washingtonpost.com  > Politics > In Congress

Reid: Democrats Will Fight on Key Issues

By Rick Weiss
Washington Post Staff Writer
Monday, December 6, 2004; Page A02

Incoming Senate Minority Leader Harry M. Reid said yesterday that Democrats would vigorously oppose the privatization of Social Security, a proposed constitutional amendment against same-sex marriage and any effort to appoint as U.S. chief justice Clarence Thomas, whom he referred to as "an embarrassment."

Speaking with Tim Russert on NBC's "Meet the Press," Reid (D-Nev.) conceded that with just 45 seats in the Senate (including independent James M. Jeffords of Vermont) his party is in no position to push a "far left" Democratic agenda. "We have to work toward the middle," he said. But he promised that the party would stick to its guns on a number of key issues, including the need to pass intelligence reform by year's end.


Sen. Harry M. Reid, the incoming minority leader, ruled out backing Clarence Thomas as chief justice. (Joe Raedle, NBC Meet the Press via AP)

_____Text_____
Transcript: NBC's "Meet the Press"

Friday's Question:
It was not until the early 20th century that the Senate enacted rules allowing members to end filibusters and unlimited debate. How many votes were required to invoke cloture when the Senate first adopted the rule in 1917?
51
60
64
67


_____Special Report_____
Social Security

Reid said Reps. Duncan Hunter (R-Calif.), chairman of the Armed Services Committee, and F. James Sensenbrenner Jr. (R-Wis.), the Judiciary chairman, are holding up an intelligence reform bill that largely reflects the recommendations of the Sept. 11 commission because, he said, those changes threaten to reduce the power of their committees. He urged President Bush to "intercede any way he can" to break the impasse.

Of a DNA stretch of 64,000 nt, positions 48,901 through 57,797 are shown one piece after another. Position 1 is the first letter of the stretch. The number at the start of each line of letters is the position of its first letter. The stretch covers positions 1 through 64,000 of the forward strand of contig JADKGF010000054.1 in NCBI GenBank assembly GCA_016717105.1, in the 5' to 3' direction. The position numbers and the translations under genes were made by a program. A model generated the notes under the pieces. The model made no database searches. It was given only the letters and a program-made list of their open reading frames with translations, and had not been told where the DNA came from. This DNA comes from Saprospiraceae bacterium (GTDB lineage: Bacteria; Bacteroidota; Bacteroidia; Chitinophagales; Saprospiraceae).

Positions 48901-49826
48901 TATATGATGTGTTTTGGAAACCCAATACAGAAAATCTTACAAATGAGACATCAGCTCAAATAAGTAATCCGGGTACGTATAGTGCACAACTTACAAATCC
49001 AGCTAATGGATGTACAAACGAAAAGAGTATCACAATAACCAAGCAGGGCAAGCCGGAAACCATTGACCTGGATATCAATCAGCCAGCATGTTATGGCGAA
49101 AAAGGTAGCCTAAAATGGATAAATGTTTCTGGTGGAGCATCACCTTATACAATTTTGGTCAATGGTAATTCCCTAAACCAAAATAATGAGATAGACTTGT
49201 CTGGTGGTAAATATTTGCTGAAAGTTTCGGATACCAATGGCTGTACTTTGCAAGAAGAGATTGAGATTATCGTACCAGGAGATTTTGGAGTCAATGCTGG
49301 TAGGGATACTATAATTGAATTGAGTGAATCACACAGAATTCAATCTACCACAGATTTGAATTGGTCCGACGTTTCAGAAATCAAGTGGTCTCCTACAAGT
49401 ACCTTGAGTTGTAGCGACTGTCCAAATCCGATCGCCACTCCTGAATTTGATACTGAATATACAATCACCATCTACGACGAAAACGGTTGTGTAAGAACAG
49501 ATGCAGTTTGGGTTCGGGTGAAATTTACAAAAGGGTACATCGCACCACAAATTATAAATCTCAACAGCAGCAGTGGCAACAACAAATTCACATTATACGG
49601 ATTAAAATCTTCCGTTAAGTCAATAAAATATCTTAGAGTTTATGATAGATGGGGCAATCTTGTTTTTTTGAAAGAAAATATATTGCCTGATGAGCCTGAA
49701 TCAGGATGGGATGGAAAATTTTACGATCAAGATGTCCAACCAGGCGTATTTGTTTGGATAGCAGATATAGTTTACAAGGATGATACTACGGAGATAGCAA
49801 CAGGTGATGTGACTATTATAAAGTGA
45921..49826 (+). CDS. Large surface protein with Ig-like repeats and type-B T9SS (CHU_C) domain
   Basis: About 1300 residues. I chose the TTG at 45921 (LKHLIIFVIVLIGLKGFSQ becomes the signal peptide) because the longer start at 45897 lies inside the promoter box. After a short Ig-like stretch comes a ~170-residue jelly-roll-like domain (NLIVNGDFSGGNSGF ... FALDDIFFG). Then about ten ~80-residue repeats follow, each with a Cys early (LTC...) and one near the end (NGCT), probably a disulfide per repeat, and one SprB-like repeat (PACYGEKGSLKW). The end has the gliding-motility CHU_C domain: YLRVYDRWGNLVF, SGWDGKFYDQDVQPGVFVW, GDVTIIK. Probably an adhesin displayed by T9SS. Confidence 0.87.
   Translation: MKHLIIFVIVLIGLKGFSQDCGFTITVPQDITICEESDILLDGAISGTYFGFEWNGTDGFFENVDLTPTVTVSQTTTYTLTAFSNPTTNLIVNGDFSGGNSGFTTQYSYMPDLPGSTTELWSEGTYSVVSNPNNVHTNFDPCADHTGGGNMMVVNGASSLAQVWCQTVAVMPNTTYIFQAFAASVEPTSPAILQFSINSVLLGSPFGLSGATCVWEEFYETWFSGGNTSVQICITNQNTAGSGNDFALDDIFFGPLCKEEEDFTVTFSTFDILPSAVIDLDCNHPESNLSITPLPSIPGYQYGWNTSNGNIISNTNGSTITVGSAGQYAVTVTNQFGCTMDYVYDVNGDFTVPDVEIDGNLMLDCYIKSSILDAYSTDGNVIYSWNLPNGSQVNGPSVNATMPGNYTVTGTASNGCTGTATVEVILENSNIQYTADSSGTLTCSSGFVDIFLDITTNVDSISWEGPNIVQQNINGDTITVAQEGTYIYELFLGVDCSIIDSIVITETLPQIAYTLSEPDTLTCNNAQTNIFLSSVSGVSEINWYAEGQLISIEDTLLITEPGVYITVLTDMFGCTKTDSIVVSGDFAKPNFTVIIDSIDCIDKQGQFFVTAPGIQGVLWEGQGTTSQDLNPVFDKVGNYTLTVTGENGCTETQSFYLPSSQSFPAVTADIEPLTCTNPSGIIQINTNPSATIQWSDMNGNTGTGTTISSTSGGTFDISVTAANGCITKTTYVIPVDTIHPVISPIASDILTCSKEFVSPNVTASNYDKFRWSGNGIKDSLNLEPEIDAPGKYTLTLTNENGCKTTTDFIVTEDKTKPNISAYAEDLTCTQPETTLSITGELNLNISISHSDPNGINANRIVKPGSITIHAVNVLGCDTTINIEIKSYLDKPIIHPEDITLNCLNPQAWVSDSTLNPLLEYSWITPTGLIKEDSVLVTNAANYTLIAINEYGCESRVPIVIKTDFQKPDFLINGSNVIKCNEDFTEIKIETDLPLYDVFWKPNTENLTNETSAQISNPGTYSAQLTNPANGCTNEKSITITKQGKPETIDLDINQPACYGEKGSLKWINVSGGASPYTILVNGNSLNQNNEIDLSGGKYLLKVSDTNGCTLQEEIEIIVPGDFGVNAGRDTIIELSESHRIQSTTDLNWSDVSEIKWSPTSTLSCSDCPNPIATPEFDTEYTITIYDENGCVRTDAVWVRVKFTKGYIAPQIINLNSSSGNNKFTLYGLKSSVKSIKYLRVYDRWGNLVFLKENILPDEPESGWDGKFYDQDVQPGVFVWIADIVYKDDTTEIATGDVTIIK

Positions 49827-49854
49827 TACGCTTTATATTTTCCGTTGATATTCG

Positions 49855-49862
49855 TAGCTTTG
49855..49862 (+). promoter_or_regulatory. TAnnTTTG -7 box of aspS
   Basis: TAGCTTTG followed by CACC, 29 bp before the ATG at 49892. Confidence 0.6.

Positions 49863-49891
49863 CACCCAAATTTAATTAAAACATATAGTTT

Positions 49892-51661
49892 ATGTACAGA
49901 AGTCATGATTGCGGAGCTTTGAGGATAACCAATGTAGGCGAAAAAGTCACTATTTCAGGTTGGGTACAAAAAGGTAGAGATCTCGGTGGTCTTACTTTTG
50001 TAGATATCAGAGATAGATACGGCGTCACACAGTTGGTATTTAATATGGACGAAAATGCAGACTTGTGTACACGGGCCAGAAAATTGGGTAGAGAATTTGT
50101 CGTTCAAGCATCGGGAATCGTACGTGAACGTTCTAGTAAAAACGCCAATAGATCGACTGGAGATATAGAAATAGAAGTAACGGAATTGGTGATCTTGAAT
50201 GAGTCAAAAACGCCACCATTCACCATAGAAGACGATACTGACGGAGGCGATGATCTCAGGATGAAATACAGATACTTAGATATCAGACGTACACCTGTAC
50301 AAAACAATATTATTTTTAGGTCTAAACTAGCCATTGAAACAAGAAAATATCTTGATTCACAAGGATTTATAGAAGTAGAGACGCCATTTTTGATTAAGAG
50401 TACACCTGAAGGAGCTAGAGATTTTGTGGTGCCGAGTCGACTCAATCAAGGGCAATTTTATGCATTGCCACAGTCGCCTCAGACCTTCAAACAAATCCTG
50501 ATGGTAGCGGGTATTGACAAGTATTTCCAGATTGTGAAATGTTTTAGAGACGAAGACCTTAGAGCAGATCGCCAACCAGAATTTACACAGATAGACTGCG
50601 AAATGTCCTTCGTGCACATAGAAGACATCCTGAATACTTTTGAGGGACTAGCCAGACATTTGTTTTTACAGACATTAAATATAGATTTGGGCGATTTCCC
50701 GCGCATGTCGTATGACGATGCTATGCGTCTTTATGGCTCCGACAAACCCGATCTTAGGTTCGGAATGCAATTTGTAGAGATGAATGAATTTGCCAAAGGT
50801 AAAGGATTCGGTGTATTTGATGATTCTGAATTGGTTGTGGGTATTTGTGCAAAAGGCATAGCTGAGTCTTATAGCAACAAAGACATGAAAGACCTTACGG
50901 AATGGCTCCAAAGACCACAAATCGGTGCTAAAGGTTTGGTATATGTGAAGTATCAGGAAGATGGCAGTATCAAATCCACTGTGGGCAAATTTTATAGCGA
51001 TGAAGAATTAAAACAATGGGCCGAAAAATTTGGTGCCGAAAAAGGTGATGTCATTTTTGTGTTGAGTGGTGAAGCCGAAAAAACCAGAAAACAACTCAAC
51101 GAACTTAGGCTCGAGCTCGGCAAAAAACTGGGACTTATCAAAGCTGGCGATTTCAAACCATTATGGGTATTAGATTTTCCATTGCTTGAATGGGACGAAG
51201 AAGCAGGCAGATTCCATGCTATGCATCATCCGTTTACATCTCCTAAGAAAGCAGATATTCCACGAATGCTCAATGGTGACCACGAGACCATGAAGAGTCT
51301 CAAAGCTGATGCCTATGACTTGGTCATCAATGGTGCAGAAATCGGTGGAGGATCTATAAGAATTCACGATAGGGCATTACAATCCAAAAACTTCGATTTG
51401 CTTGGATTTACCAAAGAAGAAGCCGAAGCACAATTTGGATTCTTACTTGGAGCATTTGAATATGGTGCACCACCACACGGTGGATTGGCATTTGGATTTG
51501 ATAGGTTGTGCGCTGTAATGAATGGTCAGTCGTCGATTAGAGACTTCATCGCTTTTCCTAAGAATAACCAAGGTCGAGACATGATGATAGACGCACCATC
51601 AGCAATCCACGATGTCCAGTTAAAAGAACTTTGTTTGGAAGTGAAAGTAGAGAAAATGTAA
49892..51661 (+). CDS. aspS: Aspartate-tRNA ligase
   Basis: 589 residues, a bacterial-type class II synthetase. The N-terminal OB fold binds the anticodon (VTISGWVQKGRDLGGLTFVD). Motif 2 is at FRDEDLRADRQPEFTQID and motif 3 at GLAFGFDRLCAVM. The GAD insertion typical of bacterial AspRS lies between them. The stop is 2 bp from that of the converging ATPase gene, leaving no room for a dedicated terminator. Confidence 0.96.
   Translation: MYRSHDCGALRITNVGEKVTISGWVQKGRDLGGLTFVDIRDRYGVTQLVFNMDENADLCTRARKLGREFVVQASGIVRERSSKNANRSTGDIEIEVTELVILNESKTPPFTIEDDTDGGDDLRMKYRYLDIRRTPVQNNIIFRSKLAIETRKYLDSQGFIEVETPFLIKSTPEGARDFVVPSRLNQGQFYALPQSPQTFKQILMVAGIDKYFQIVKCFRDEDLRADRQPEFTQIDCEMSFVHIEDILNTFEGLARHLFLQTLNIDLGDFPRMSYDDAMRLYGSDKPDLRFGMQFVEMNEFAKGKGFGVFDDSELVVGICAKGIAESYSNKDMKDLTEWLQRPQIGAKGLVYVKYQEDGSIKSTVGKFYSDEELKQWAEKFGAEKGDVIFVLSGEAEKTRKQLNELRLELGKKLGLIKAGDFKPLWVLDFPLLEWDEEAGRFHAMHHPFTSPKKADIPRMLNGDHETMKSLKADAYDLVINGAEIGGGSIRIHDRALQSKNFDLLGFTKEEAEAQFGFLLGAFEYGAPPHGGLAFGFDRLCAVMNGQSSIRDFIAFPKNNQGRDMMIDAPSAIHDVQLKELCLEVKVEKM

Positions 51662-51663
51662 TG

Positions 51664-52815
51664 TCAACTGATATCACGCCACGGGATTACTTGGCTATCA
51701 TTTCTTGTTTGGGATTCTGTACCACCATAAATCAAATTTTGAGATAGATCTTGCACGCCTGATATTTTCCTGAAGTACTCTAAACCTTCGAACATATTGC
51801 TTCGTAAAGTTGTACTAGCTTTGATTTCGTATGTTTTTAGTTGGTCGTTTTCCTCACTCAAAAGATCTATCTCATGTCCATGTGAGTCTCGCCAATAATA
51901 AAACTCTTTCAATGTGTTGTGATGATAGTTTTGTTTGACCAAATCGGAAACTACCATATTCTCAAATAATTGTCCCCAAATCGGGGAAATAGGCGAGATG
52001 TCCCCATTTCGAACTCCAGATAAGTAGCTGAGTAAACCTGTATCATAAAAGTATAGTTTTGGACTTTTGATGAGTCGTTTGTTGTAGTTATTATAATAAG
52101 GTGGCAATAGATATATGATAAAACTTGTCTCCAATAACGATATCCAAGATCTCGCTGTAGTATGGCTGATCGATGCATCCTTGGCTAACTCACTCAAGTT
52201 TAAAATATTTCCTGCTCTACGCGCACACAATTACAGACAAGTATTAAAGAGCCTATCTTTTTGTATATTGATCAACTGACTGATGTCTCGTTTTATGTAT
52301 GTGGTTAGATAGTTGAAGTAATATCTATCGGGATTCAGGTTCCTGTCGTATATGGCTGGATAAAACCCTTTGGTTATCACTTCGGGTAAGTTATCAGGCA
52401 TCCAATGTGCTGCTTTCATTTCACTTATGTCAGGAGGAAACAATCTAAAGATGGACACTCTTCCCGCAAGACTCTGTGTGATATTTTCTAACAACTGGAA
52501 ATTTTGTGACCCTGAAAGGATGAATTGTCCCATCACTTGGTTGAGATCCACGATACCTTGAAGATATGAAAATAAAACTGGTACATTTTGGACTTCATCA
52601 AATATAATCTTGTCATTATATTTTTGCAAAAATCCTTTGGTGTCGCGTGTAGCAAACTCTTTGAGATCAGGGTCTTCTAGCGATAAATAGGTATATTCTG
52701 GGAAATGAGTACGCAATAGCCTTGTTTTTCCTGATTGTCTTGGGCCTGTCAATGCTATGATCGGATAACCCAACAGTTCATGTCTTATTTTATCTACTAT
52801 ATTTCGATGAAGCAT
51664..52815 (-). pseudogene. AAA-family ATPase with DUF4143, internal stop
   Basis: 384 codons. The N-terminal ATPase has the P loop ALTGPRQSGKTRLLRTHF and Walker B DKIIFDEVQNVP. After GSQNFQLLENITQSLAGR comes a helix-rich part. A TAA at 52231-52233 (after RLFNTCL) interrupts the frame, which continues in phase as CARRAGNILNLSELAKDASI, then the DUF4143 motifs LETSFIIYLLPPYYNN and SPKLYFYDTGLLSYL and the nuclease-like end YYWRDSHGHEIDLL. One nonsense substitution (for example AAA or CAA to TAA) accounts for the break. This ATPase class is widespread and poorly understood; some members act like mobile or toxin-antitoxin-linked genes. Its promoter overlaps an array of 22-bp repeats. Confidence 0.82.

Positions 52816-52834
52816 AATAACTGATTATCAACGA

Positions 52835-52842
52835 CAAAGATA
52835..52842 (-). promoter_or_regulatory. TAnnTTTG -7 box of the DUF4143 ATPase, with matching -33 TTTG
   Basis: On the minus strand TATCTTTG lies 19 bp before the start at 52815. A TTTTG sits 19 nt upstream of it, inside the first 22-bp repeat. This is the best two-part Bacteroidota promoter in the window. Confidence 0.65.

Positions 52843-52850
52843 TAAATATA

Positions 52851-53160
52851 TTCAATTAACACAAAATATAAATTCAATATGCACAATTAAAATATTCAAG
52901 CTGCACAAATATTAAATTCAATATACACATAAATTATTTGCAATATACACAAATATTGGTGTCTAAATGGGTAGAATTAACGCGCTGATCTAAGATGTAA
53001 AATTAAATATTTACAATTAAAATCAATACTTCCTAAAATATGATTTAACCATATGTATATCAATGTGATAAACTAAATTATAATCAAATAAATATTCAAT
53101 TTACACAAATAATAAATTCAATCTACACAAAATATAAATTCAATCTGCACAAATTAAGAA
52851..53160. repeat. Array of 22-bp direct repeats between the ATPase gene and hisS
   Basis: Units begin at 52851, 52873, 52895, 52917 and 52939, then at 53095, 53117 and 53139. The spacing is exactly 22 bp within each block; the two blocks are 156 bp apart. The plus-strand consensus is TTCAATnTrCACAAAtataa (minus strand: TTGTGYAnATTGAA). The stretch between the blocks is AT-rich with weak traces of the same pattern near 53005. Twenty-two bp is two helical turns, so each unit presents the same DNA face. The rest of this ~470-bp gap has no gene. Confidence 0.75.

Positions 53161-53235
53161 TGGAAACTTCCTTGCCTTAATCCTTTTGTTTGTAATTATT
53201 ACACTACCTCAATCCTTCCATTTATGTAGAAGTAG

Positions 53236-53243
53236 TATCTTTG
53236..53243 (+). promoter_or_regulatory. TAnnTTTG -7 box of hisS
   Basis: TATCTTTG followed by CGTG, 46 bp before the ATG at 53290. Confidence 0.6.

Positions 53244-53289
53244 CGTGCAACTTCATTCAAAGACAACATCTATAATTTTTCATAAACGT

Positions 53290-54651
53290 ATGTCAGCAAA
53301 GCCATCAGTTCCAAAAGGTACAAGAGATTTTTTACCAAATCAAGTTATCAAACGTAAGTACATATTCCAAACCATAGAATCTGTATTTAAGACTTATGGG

Reid rejected a push to privatize a portion of Social Security, saying it was but the latest in a long string of Republican efforts to dismantle the program. "They are trying to destroy Social Security by giving this money to the fat cats on Wall Street, and I think it's wrong," he said.

Reid, a Mormon, expressed support for the 1996 Defense of Marriage Act, which ensures that states need not recognize same-sex marriages sanctioned by other states. But he said he did not support the call by the Mormon Church and by many Republicans to pass a constitutional amendment banning same-sex marriage. Many states are banning such marriages already, he said, adding that "we have to be very, very careful about how we tamper with the Constitution."

Reid -- who voted with Republicans to ban what opponents call "partial birth" abortion and was one of just two Senate Democrats to vote against a 1999 sense-of-the-Senate resolution supporting the Supreme Court's 1973 decision establishing a woman's right to an abortion -- sidestepped Russert's question of whether he would "prefer" that Roe v. Wade be overturned. Reid said he would focus on reducing the number of unwanted pregnancies.

Reid reserved his strongest remarks for the issue of the Supreme Court, which is expected to experience significant turnover during the coming term. He said he disagrees with many of the decisions made by Justice Antonin Scalia and remains troubled by recent "ethics problems" relating to Scalia's refusal to recuse himself from a case in which he appeared to have a conflict of interest. But Reid said he probably could support Scalia to be the next chief justice because, he said, "this is one smart guy."

But he offered no hope of support for a Thomas appointment. "I think that he has been an embarrassment to the Supreme Court," Reid said. "I think that his opinions are poorly written. I just don't think he's done a good job."

Reid warned Republicans against any efforts to override the Democrats' right to filibuster against judicial appointments.

"We have a situation where, during the past four years . . . we have approved 207 federal judges and turned down 10," he said. The president, he said, "should be happy with what he's gotten."


© 2004 The Washington Post Company